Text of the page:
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UNC Basketball Insider: Brandon Robinson

Inside Carolina compiled insider perspectives to create an exclusive player-by-player preview of North Carolina's 2016-17 season.

CHAPEL HILL, N.C. --- Brandon Robinson enters the North Carolina program at a time when it's stocked on the perimeter, meaning any playing time the 6-foot-5, 160-pound wing gets this season will be because he beat out quality competition for the opportunity. Roy Williams has noted his versatility on the wing as a defender, rebounder and long-range shooter. That outside shot should serve him well in carving out playing time as his career progresses. With players like Justin Jackson, Theo Pinson and Kenny Williams ahead of him on the roster, Robinson will be battling for minutes his freshman season.


Scored 25+ points 13 times during his senior season

Will wear No. 14 at UNC

Compared to Jackie Manuel by Roy Williams


A few uncharacteristically strong perimeter shooting games in the postseason may have at least temporarily masked the reality of the 2015-16 Tar Heel team: it was the worst three-point shooting season (32.7% overall, 28.3% in ACC games) in school history. And UNC’s all-time career leader in three-pointers (Marcus Paige) – who accounted for 49% of the team’s threes in the NCAA Tournament – graduated from that squad.

Enter Brandon Robinson, who essentially earned his scholarship from Roy Williams for a prolific night of three-point shooting. Robinson was moonlighting with an N.C.-based travel squad in Las Vegas when Williams saw him hit seven three-pointers in a game. Robinson didn’t necessarily prove to be a consistent three-point shooter at the high school level, but he had some phenomenal stretches. Several months after that memorable week in Las Vegas, Robinson opened the first eight games of his senior high school season by hitting an average of 6.0 threes per game while shooting 59% on those long-range shots.

It’s no coincidence that Robinson developed a very close relationship with UNC assistant coach Hubert Davis -- one of the game's best-ever three-point shooters -- during, and after, his recruitment. Davis has been openly praising Robinson since he arrived on campus this summer, including referring to him as a “fantastic shooter” during a summer speaking engagement. According to multiple sources within the basketball program, Robinson has been as impressive a three-point shooter as any member of the team in recent weeks. We'll find out in the coming weeks if this three-point accuracy in pickup and individual drills translates to UNC practice and then games.


by Rob Harrington

Because he’s so thin — UNC officially listed him this past summer at 6-5, 160 pounds — Robinson’s immediate forecast is more muted compared to the other scholarship freshmen. His long-term role will be to knock down threes and use his length to smother opposing wings defensively, but his task for the next 12 months is to put on weight and gain experience in practice versus his upperclass teammates. To surprise this season, he’ll need to bury threes much more accurately than most Tar Heels freshmen.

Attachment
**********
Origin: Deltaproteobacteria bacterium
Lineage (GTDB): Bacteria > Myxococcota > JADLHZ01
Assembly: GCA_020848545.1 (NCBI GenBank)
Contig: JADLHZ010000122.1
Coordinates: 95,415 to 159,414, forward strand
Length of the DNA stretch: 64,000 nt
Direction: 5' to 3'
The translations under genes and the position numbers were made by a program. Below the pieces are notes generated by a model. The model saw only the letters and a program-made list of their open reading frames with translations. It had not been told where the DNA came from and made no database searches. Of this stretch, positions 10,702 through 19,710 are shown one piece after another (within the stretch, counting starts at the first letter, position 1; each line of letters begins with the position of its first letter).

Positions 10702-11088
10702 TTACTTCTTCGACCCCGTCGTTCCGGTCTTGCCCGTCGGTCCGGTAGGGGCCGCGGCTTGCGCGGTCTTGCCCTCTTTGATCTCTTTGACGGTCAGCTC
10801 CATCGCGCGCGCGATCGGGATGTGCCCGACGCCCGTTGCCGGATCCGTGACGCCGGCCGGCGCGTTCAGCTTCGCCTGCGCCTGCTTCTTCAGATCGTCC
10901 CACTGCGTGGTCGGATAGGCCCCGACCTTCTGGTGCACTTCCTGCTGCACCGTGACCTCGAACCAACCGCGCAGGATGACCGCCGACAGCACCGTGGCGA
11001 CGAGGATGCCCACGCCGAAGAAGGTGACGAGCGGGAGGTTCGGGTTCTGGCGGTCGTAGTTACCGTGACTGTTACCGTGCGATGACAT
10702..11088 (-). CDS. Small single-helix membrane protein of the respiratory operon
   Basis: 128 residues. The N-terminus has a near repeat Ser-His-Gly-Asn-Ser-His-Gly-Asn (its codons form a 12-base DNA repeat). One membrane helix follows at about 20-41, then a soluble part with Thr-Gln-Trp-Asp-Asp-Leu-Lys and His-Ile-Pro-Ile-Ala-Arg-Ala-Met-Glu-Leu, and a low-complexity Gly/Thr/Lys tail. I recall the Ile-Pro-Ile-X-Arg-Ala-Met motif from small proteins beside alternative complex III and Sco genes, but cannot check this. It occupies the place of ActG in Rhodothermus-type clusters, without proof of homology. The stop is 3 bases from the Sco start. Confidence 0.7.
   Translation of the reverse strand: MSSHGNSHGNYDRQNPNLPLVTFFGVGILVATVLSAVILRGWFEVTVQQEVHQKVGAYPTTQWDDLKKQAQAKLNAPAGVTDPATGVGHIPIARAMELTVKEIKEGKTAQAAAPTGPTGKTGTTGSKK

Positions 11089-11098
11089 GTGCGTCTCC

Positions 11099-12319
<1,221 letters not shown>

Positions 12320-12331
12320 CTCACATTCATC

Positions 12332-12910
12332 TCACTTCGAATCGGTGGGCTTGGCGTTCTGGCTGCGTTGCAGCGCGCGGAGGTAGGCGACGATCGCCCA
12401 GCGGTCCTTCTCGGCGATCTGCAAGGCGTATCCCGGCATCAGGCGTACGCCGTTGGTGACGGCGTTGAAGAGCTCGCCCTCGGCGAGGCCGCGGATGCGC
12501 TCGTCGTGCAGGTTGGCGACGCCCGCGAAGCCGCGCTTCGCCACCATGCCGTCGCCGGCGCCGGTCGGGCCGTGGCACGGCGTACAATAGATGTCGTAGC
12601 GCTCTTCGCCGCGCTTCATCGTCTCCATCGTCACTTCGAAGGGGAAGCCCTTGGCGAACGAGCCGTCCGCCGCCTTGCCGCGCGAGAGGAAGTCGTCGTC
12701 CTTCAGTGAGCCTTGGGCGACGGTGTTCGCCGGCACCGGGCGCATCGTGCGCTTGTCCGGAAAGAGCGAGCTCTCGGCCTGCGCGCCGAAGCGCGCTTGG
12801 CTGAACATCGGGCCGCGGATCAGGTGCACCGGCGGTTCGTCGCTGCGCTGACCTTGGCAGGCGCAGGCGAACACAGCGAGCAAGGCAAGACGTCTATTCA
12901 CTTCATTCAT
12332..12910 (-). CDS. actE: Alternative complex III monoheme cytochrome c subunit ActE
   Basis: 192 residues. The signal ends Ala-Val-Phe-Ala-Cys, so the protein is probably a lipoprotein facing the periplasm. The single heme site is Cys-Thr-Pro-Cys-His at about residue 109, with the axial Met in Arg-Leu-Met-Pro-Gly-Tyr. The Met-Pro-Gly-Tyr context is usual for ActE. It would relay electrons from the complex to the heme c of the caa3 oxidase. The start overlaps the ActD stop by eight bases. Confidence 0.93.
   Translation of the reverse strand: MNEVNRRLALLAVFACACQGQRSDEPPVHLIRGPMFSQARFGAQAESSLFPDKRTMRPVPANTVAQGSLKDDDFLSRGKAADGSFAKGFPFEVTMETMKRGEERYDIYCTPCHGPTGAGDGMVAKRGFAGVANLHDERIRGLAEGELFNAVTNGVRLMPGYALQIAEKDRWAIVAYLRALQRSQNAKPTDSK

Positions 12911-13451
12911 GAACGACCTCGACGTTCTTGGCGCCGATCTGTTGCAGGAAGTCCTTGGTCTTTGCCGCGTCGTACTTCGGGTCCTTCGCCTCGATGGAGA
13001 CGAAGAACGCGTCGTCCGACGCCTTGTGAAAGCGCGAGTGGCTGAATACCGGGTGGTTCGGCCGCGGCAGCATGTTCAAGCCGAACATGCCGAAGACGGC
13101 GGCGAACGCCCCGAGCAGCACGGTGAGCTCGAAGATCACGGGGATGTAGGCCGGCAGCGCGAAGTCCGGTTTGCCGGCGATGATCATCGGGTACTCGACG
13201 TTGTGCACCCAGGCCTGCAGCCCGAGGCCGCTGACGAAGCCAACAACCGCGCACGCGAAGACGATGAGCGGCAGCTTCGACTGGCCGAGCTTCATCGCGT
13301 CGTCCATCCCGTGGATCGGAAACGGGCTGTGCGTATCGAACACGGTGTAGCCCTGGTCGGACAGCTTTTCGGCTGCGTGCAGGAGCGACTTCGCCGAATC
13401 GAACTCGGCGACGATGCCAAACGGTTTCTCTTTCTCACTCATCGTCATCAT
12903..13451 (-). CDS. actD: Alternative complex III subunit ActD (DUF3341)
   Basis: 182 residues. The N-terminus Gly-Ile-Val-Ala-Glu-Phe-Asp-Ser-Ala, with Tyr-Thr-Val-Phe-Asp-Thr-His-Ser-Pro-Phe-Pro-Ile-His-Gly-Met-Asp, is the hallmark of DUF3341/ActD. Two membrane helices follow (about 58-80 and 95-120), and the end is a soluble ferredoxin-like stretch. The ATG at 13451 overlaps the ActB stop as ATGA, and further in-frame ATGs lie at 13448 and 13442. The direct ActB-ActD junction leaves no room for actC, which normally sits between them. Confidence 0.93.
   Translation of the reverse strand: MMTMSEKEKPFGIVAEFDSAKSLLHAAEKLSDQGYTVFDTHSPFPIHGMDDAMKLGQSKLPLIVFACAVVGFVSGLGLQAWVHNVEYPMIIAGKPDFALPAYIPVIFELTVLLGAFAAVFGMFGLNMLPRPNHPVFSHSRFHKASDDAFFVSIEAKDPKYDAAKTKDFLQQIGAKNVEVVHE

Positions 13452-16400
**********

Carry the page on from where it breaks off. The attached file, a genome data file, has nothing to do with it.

by ACC Coaches

"I think he has something they really need, which is shooting. I think he is a good knock down shooter, very good actually. When I saw him, he was very good off the bounce with one or two dribble pull-ups. So I think he adds something to an area that is not necessarily the biggest strength for them. I think he could play big minutes for them eventually."

"The biggest problem for now is he is behind Justin Jackson and Theo, who are good players, but their strength isn’t shooting the ball. He can provide a positive when he subs in for Theo - you add some more shooting. He’s light but he’s wiry strong. He is a good enough athlete with good enough (height and length) to play right away in the ACC – how much depends on if he makes shots."

"Obviously he has to get his body adjusted to college basketball. He’s a little thin but he is someone that’s very, very basketball smart. He’s a student of the game. He knows where to be. I could see him coming in and playing a role for them similar to Kenny Williams this year, stretching the defense. Kind of similar to Theo Pinson in his defensive abilities but his body is going to have to get there for him to be able to contribute."


by Hollis Bethea, Douglasville HS

Brandon is such an intelligent player and he was like another coach on the floor. Guys like him only come around once every blue moon and we’re thankful for what he did for our program. I think he’s just a great kid, he has great morals, great family background and that’s part of the reason Roy Williams was drawn to him. He’s been on campus for a few months now and he absolutely loves it, I think he’s making a really good transition. He loves the school, loves the coaches, loves the fans, he just loves it all.

The biggest adjustment for him is the speed of the game and the strength of the players he’ll encounter in college. Everybody he’ll play against, whatever high school they went to, they were the best at their school. He needs to continue to get stronger, but I think playing in a tough league in Georgia, playing pickup against all those guys at UNC and going through fall practice will help him be able to contribute as a freshman. The coaches are telling me he’s doing great and Brandon thinks he’s doing well. I think he’ll be a good player for Carolina.

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